As a die-hard fan, what was it like meeting these creators and designers of such amazing toys that were part of our childhood and what was it like seeing these huge collections?
I’ve been a journalist for a long time, and I’ve covered a lot of beats. I’ve met all sorts of famous people — from actors to directors to musicians, athletes, authors, politicians, astronauts — and infamous people (politicians again, gang members, etc.). And through it all, I’ve always maintained a professional, detached attitude that allows me to do my job without bias.

All that went out the window when I met the Kenner designers. I completely geeked out. I was a fanboy. I tried to hold it together and failed miserably. It was just such a thrill to meet these guys, to listen to their stories, to know they were responsible for some of my fondest childhood memories and the toys I still love today. It was just so much fun, and I’m really glad I had the opportunity to sit down with them.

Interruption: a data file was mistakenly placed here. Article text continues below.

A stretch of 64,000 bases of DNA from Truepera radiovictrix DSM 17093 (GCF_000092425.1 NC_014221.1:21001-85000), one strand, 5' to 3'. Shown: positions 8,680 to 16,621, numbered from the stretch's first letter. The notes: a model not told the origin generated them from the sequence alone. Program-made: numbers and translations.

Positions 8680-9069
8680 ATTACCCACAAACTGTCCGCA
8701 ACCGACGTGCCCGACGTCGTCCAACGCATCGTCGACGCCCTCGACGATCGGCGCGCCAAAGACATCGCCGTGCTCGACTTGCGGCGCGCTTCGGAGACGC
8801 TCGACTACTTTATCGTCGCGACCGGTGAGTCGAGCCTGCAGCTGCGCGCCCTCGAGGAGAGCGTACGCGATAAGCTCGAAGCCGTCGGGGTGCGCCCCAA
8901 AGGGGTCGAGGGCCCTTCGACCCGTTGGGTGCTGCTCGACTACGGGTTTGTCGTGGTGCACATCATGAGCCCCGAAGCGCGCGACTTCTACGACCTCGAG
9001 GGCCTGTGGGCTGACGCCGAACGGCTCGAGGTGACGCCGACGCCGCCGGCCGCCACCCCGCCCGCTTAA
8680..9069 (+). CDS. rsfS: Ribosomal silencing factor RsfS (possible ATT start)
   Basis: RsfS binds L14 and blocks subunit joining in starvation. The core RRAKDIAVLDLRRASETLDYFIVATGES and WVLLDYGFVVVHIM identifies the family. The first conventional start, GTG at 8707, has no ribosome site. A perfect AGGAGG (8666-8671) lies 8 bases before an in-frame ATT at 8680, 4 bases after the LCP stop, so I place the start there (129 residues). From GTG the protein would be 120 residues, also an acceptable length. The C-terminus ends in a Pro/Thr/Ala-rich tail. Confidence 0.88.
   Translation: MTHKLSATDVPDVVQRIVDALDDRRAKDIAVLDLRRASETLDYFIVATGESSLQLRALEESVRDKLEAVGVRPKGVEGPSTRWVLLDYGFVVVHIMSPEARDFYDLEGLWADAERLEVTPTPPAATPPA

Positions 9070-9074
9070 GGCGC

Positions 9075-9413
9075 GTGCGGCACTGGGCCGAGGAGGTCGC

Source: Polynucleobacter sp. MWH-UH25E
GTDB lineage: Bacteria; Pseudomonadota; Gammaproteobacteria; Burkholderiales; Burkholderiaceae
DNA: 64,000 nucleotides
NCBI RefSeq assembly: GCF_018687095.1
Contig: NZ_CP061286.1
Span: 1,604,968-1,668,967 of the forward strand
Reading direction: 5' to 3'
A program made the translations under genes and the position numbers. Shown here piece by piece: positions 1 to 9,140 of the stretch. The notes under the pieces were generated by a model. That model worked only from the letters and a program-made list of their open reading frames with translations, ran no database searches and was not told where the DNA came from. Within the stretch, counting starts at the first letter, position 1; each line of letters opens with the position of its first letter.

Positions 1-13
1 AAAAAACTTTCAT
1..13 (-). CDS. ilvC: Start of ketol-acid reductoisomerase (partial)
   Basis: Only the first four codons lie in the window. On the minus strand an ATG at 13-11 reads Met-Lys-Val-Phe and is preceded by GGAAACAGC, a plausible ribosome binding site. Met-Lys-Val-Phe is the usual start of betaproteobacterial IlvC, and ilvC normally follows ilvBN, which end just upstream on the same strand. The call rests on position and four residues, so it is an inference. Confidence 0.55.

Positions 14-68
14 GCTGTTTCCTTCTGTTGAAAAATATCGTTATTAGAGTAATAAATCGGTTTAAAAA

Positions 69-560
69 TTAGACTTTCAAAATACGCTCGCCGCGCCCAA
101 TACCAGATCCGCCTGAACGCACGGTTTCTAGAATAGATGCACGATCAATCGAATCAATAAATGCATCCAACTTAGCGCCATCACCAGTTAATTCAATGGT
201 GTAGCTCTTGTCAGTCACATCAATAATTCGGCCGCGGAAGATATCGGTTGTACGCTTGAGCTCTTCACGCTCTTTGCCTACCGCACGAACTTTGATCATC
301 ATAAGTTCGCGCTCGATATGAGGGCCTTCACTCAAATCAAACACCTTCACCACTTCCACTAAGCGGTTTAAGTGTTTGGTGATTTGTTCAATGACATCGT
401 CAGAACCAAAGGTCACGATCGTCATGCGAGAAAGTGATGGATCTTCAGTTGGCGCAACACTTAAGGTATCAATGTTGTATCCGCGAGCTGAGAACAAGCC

Meeting the collectors was also a great experience. Seeing their toys, seeing how they approached the hobby and collecting in general, spending time discussing a subject I love so much — believe me, there are MUCH worse ways to spend a day! Many of the collectors have since become really good friends of mine. I see a bunch of them all the time, and talk to the rest of them all the time online or on the phone. I can honestly say that the best part of making the film was also making all those friends.

Was there any one piece of Star Wars toy collectibles you saw during the making of the film that made you impressed above all others?